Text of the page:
First-Year International Students Face Challenges During Transition to DePauw

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International students make up more than 10% of the first-year class, yet many individuals in this population of students have noticed a lack of accommodations to help them through their transition to life both in the United States and specifically at DePauw. Some students expressed that it is difficult to get used to the environment, the people, and especially the new government system and paperwork they have never dealt with before. 

Two of the most common problems that incoming international students face are the social security number (SSN) application process and the bank account age limitation.

Applying for a Social Security Number (SSN) 

An SSN is a nine-digit number that helps the government identify and accurately record your covered wages or self-employment earnings. This number is given to domestic citizens when they are born, but international students must go through an application process to receive one. Not all students need an SSN, but if you want to legally work on-campus jobs or have any other U.S. income in the future, you must have an SSN to proceed. 

Many international students are struggling with the SSN application. “It is too difficult and complex for us to keep track of what we need to prepare for the SSN application as there is a ton of paper you need to finish,” according to first-year Shaelyn Xie. 

Normally, DePauw students cannot work on campus over 20 hours per week. Students can use Handshake to look for on-campus jobs and apply for positions that they are interested in. According to another first-year, Lucia Jing “the most difficult part is writing a resume”. However, this problem can be solved by contacting the Hubbard Center, which aids students in preparing their resumes. 

For more information on applying for an SSN, students can visit the Social Security Number & Driver’s License section of DePauw’s website. Some of these documents are done by the employer, so students need to have a job before applying.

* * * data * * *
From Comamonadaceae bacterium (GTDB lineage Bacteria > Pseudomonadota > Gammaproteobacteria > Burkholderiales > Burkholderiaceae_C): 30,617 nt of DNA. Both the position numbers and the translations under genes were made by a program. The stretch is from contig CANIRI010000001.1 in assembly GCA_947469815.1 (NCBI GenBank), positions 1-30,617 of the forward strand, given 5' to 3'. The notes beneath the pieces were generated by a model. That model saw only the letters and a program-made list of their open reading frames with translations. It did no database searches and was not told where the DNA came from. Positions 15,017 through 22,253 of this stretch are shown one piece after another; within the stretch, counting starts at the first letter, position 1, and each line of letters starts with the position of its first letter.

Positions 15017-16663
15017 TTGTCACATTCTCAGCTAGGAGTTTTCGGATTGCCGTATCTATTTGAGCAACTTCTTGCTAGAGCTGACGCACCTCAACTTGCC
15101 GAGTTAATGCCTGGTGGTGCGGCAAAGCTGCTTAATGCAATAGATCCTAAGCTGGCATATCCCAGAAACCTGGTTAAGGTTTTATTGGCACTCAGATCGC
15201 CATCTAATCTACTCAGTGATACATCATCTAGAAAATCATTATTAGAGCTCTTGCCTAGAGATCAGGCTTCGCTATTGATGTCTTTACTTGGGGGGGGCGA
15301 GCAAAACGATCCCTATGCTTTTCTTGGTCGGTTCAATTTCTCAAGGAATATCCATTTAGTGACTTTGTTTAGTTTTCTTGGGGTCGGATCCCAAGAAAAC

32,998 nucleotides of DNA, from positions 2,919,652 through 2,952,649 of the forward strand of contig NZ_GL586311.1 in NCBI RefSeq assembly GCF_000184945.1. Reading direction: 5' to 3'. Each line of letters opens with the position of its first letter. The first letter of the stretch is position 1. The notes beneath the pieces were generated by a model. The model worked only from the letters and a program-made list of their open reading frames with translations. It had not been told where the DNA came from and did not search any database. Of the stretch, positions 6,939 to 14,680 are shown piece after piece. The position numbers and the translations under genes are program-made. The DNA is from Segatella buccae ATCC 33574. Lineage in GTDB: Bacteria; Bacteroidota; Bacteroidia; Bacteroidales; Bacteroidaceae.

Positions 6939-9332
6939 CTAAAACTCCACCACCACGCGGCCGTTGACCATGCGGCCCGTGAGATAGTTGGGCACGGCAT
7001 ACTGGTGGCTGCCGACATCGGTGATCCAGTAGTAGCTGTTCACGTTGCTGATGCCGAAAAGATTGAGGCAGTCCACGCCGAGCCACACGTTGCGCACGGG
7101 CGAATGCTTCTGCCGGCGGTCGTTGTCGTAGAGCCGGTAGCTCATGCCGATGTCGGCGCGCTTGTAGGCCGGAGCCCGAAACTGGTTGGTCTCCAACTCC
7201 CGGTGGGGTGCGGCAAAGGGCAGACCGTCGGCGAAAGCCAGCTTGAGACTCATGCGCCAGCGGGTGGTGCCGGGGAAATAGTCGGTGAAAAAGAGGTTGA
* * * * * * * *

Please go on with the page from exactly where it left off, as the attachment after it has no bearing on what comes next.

“My advice would be to try and get all the documents you can as soon as possible,” sophomore Aneesa Ahmed said. After checking their documents and status, DePauw International Student Affairs can help international students make an appointment with the Social Security Office. The nearest DePauw shuttle to take students to the Crawfordsville Social Security Office, is about 35 minutes from campus. To sign up for the shuttle when it is available on September 16 or 28 , students can watch out for an email with more information or email Beth Haymaker who is an interim International Student Services Specialist.

Another issue that students tend to run into is formatting their documents correctly. “Make sure your name in the documents the employer gave you and your name in your passport are exactly similar,” Ngan Tran, a first-year international student said. 

Documents are vital; if any error appears, the process can be postponed for over 10 days.  “Making a list for all required documents that you need for SSN and asking for help if you do not know what to do,” Xie said. If students have any difficulty, they can reach out to Beth Haymaker or LaToshia Everson and ask other students who have already gotten their SSN.

Creating a Bank Account 

Last week, the DePauw shuttle took students who wanted to create a U.S. bank account to the PNC bank. During the trip, several international students ran into trouble because they were not old enough. DePauw had not informed them that, due to the bank policy, only students 18 years or older can legally open bank accounts. 

“We did not know that information until we came to the bank and surprisingly be rejected by the bank staff. I was really confused as I planned to pay this month’s tuition after having my bank card,” Duyen Nguyen, another first-year, said. 

“I still have to wait until my birthday to open my bank account,” first-year Linh Nguyen said. 

Both students are using the credit card they brought from their own country. If students have the same issue and do not have U.S. cash, this is the only solution. “One disadvantage is the higher exchange rate and service charge compared to a U.S. card,” Nguyen said.  Students who intend to go to the bank for a card or account should consider their age and their card options beforehand.